Science and religion have been largely incompatible for centuries. Recent studies have renewed old debates.
This article is free of bias and based on science postings and related media reports. All linked information within this article is fully-attributed to the following outlets: Wikipedia.org, National Academy of Sciences, The Los Angeles Times, Time.com, Pew Research Center, The Stanford Encyclopedia of Philosophy, MindMatters.ai, Google.com, and BBC.com.
Historically, when scientists have been asked about the existence of “God,” the first responses were invariably science-based, offering instead theories of The Big Bang and evolution as explanations for life and man, neither of which, they said, related to a deity.
See here for Wikipedia page on the matter, which states: Both science and religion are complex social and cultural endeavors that may vary across cultures and change over time. Most scientific (and technical) innovations prior to the scientific revolution were achieved by societies organized by religious traditions. Ancient pagan, Islamic, and Christian scholars pioneered individual elements of the scientific method. Roger Bacon, often credited with formalizing the scientific method, was a Franciscan friar.
Wikipedia’s entry, which is comprehensive in content and well-attributed, goes on to identify rare compatibilities of certain religious belief systems, such as Buddhism, to science.
Further, it should be noted early that “God” holds different meanings to different cultures and religions, several of which serve multiple deities. Science tends to generalize “God” as a concept, the discussion of which applies to all faiths.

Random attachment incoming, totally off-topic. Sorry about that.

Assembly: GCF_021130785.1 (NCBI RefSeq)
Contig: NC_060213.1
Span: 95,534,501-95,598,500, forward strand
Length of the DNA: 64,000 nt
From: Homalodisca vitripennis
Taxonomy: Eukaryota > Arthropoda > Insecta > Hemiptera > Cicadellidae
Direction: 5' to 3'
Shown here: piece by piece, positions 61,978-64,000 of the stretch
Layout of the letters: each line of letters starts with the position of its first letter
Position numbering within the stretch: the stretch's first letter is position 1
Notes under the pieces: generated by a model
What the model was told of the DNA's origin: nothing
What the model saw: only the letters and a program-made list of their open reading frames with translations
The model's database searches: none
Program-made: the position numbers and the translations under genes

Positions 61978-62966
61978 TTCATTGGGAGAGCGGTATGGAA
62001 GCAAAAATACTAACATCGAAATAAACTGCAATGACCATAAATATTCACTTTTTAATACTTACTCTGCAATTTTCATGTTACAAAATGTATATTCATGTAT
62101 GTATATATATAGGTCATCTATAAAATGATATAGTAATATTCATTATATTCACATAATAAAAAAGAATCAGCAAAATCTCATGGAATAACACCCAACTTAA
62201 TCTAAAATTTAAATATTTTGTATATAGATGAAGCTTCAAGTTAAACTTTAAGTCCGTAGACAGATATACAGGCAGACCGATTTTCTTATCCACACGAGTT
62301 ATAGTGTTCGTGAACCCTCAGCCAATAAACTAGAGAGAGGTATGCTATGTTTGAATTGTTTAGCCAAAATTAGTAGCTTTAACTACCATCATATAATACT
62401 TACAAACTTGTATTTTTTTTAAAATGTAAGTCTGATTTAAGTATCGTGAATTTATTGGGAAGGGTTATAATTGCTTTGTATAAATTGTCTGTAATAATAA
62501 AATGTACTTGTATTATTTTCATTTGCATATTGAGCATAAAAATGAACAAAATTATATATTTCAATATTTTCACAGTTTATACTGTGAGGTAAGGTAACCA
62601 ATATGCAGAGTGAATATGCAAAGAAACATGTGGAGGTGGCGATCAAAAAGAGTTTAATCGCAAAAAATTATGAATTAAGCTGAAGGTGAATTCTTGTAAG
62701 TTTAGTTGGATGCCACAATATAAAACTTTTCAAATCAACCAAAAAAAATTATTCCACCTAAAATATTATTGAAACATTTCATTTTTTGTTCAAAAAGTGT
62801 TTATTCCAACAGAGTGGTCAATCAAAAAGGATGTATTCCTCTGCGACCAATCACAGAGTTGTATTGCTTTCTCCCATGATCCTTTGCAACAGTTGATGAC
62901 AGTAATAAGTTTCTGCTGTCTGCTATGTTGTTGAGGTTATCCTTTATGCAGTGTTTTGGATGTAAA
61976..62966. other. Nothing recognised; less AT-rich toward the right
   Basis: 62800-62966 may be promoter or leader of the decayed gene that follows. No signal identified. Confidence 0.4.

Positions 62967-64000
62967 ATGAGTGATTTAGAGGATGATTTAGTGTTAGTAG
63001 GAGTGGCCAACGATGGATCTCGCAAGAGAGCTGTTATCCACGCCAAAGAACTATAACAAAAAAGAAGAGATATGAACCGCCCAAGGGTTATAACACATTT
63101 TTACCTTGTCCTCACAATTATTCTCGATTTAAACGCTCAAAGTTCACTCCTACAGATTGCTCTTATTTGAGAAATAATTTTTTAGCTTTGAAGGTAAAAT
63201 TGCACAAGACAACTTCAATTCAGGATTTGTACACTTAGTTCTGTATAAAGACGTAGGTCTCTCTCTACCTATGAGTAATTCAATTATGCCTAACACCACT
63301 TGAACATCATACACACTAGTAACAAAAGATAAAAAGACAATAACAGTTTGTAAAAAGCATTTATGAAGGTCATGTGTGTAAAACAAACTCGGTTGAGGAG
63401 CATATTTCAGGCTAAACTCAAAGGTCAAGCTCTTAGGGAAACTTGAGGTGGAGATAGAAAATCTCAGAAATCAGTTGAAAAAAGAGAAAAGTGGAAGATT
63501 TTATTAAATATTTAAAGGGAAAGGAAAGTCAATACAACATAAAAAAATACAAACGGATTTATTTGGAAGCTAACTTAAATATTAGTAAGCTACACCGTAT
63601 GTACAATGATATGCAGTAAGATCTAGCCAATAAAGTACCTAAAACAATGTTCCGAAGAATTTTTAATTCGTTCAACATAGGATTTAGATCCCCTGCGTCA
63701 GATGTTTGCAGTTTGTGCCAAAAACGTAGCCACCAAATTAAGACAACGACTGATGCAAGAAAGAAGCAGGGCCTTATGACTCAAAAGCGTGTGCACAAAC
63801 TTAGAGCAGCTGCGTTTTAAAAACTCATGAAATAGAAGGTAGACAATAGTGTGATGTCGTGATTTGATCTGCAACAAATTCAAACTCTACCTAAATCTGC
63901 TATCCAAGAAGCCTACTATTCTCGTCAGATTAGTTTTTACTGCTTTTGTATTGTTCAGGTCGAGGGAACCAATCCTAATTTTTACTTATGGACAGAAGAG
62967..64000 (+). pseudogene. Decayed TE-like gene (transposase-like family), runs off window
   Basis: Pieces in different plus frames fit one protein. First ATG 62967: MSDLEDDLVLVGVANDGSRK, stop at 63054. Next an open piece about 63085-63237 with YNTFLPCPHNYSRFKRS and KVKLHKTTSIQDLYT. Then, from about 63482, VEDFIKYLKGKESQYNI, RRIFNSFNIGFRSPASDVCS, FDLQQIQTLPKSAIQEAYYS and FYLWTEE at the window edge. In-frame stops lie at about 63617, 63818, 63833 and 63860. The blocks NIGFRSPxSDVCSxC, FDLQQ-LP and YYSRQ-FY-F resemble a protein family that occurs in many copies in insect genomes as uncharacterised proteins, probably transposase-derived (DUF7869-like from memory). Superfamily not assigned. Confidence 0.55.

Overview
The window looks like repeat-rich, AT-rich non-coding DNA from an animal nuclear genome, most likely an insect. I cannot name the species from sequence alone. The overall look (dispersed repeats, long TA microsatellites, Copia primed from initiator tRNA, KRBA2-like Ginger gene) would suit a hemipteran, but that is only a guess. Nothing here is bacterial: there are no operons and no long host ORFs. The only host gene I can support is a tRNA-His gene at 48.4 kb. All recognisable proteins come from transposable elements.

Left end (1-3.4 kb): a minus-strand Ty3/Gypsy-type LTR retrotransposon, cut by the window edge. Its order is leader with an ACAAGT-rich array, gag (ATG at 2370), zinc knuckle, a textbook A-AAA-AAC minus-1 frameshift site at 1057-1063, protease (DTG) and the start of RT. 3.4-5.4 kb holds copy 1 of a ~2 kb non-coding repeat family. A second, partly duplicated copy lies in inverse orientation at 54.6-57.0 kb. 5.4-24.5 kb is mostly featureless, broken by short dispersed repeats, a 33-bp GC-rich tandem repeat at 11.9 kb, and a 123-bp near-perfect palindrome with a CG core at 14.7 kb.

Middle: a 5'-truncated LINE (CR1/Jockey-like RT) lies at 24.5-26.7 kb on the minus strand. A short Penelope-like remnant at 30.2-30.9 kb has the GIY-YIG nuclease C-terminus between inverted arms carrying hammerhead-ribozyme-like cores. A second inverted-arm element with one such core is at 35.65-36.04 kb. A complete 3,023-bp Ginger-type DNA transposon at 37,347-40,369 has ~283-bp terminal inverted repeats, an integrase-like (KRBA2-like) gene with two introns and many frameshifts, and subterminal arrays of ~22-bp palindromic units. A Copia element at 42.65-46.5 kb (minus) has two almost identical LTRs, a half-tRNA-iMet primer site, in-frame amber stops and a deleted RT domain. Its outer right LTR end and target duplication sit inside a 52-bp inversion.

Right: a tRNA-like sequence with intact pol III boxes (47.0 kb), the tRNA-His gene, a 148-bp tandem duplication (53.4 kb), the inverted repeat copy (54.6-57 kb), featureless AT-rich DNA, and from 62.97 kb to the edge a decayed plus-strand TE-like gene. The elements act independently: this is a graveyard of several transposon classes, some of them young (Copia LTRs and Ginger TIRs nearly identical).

As also stated on the page: Some historians of science and mathematicians, including John Lennox, Thomas Berry, and Brian Swimme propose an interconnection between science and religion, while others such as Ian Barbour believe there are even parallels. Public acceptance of scientific facts may sometimes be influenced by religious beliefs such as in the United States, where some reject the concept of evolution by natural selection, especially regarding Human beings. Nevertheless, the American National Academy of Sciences has written that "the evidence for evolution can be fully compatible with religious faith", a view endorsed by many religious denominations.
Let us explore further.
Science and Religion Today
To elucidate matters of contemporary scientific thought as it regards religion, I’ll link some older articles here as well to offer some perspective.
In an archived November, 2009 article from The Los Angeles Times, entitled “What Do Scientists Think About Religion?” writer David Masci discusses conclusions of a then-recent Pew Research study: According to a survey of members of the American Assn. for the Advancement of Science, conducted by the Pew Research Center in May and June this year, a majority of scientists (51%) say they believe in God or a higher power, while 41% say they do not. Furthermore, scientists today are no less likely to believe in God than they were almost 100 years ago, when the scientific community was first polled on this issue.
On a similar note, Time.com published “Why Science Does Not Disprove God” in April, 2014 by writer Amir D. Aczel. Once again, it is disclosed that many scientists — including Aczel — are indeed open to what they consider the concept of God: Lacking convincing scientific evidence to the contrary, such a power may be necessary to force all the parameters we need for our existence—cosmological, physical, chemical, biological and cognitive—to be what they are, he writes.